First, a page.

* `--tlscacert` Trust only certificates signed by this CA. Used in conjunction with the `--tlsverify` flag to identify the CA certificate which should be used to verify the identity of the server. The value for this flag can be either the fully-qualified path to the *.pem* file containing the CA certificate or a string containing the CA certificate itself. Defaults to "/etc/ssl/docker/ca.pem".
* `--tlscert` Client certificate for TLS authentication. Used in conjunction with the `--tls` or `--tlsverify` flags to identify the certificate to use for client authentication. The value for this flag can be either the fully-qualified path to the *.pem* file containing the client certificate or a string containing the certificate itself. Defaults to "/etc/ssl/docker/cert.pem".
* `--tlskey` Client key for TLS authentication. Used in conjunction with the `--tls` or `--tlsverify` flags to identify the key to use for client authentication. The value for this flag can be either the fully-qualified path to the *.pem* file containing the client key or a string containing the key itself. Defaults to "/etc/ssl/docker/key.pem".
* `--debug` Enable debug mode. When this option is specified you'll see more verbose logging in the watchtower log file.
* `--help` Show documentation about the supported flags.

## Linked Containers

Watchtower will detect if there are links between any of the running containers and ensure that things are stopped/started in a way that won't break any of the links. If an update is detected for one of the dependencies in a group of linked containers, watchtower will stop and start all of the containers in the correct order so that the application comes back up correctly.

For example, imagine you were running a *mysql* container and a *wordpress* container which had been linked to the *mysql* container. If watchtower were to detect that the *mysql* container required an update, it would first shut down the linked *wordpress* container followed by the *mysql* container. When restarting the containers it would handle *mysql* first and then *wordpress* to ensure that the link continued to work.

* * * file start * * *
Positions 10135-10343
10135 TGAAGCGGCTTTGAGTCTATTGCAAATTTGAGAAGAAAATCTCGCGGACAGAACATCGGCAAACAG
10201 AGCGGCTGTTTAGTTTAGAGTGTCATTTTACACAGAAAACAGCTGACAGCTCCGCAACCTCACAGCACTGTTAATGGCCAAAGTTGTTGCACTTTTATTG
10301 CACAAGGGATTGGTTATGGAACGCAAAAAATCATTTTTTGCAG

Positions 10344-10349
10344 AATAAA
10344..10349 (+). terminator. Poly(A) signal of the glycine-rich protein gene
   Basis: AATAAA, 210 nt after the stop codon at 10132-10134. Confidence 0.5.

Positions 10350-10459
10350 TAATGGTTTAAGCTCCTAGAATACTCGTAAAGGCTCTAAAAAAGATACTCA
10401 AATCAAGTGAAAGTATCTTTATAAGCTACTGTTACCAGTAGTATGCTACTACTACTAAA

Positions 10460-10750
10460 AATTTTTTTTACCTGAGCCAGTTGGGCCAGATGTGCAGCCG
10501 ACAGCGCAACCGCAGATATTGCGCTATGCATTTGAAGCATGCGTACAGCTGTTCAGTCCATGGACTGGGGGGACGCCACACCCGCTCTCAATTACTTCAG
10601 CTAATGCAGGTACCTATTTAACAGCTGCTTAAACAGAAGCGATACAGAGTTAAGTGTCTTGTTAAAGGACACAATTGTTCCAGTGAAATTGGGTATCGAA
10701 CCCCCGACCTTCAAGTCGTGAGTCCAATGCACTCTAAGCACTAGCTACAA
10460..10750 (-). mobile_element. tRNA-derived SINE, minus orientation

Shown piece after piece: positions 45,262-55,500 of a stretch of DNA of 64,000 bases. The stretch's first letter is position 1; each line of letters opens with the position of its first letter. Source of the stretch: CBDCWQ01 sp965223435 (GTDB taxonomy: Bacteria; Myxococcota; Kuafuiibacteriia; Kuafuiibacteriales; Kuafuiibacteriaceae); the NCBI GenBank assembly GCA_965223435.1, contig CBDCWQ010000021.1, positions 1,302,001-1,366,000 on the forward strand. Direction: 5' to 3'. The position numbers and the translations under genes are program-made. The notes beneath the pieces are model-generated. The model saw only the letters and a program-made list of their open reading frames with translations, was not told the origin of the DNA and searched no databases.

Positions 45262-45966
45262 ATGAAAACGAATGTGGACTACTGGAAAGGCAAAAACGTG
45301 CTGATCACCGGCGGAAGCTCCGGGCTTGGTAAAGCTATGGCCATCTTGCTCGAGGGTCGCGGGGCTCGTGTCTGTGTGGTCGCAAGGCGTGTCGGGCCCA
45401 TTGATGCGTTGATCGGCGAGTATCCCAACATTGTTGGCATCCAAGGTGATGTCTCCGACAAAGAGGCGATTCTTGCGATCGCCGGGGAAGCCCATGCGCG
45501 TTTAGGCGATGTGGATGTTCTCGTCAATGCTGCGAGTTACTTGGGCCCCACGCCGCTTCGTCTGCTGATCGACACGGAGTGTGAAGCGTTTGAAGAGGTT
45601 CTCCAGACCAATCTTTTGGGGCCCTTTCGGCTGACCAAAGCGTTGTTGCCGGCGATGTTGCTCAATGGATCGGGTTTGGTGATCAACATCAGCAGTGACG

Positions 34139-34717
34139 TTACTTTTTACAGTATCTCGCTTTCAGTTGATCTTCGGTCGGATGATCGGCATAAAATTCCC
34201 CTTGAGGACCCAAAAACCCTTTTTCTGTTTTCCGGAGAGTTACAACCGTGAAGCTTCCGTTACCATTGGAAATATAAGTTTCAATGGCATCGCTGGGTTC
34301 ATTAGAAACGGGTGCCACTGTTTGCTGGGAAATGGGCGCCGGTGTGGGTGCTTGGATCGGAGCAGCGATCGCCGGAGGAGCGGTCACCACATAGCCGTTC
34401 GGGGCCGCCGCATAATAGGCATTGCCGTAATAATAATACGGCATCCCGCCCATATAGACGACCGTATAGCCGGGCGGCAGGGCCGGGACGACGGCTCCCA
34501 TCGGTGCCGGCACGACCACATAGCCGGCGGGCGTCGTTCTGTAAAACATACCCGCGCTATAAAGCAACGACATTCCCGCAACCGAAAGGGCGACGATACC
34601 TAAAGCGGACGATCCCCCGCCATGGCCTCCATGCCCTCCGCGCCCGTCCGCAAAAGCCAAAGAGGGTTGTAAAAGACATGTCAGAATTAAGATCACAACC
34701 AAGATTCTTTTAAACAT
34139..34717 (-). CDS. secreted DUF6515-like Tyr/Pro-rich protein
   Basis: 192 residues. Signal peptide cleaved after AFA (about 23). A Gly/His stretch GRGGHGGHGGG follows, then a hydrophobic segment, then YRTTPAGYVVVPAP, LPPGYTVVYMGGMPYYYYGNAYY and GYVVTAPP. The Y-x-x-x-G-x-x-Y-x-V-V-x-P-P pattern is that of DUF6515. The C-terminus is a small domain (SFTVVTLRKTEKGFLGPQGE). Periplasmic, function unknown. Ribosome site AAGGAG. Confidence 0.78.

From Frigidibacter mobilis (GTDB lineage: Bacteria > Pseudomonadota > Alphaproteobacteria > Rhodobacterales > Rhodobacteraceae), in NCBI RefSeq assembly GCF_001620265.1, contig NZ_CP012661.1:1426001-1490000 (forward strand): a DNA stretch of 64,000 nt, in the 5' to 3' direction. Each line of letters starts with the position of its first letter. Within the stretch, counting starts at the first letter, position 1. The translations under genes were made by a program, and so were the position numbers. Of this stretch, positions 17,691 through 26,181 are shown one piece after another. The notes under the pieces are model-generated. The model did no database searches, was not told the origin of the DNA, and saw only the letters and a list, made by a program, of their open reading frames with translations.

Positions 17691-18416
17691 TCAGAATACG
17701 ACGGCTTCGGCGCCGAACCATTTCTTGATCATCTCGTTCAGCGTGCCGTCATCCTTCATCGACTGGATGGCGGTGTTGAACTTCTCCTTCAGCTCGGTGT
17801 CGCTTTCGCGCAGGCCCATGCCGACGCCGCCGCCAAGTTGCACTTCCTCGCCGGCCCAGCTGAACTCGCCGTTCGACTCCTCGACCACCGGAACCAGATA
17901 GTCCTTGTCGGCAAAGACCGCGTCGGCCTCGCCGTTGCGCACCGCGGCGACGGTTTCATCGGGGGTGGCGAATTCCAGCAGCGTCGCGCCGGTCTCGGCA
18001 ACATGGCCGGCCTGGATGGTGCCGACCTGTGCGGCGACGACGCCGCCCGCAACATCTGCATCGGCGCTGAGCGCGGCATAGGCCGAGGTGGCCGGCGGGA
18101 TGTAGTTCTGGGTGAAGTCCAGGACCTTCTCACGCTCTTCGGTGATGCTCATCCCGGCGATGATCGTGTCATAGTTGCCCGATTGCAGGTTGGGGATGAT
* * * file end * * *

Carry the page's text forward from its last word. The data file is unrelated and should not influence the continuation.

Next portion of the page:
## Stopping Containers

When watchtower detects that a running container needs to be updated it will stop the container by sending it a SIGTERM signal.
If your container should be shutdown with a different signal you can communicate this to watchtower by setting a label named *com.centurylinklabs.watchtower.stop-signal* with the value of the desired signal.

This label can be coded directly into your image by using the `LABEL` instruction in your Dockerfile:

```
LABEL com.centurylinklabs.watchtower.stop-signal="SIGHUP"
```

Or, it can be specified as part of the `docker run` command line:

```
docker run -d --label=com.centurylinklabs.watchtower.stop-signal=SIGHUP someimage
```

## Remote Hosts

By default, watchtower is set-up to monitor the local Docker daemon (the same daemon running the watchtower container itself). However, it is possible to configure watchtower to monitor a remote Docker endpoint. When starting the watchtower container you can specify a remote Docker endpoint with either the `--host` flag or the `DOCKER_HOST` environment variable:

```
docker run -d \
  --name watchtower \
  centurylink/watchtower --host "tcp://10.0.1.2:2375"
```

or

```
docker run -d \
  --name watchtower \
  -e DOCKER_HOST="tcp://10.0.1.2:2375" \
  centurylink/watchtower
```

Note in both of the examples above that it is unnecessary to mount the */var/run/docker.sock* into the watchtower container.

### Secure Connections

Watchtower is also capable of connecting to Docker endpoints which are protected by SSL/TLS. If you've used *docker-machine* to provision your remote Docker host, you simply need to volume mount the certificates generated by *docker-machine* into the watchtower container and specify either the `--tls` or `--tlsverify` flags.

The *docker-machine* certificates for a particular host can be located by executing the `docker-machine env` command for the desired host (note the values for the `DOCKER_HOST` and `DOCKER_CERT_PATH` environment variables that are returned from this command). The directory containing the certificates for the remote host needs to be mounted into the watchtower container at */etc/ssl/docker*.

With the certificates mounted into the watchtower container you simply need to specify either the `--tls` or `--tlsverify` flags to enable the TLS connection to the remote host:

```
docker run -d \
  --name watchtower \
  -e DOCKER_HOST=$DOCKER_HOST \
  -v $DOCKER_CERT_PATH:/etc/ssl/docker \
  centurylink/watchtower --tlsverify
```

## Updating Watchtower

If watchtower is monitoring the same Docker daemon under which the watchtower container itself is running (i.e. if you volume-mounted */var/run/docker.sock* into the watchtower container) then it has the ability to update itself. If a new version of the *centurylink/watchtower* image is pushed to the Docker Hub, your watchtower will pull down the new image and restart itself automatically.

Imports 4 package(s) ΒΆ

  1. github.com/CenturyLinkLabs/watchtower/actions
  2. github.com/CenturyLinkLabs/watchtower/container
  3. github.com/codegangsta/cli
  4. github.com/Sirupsen/logrus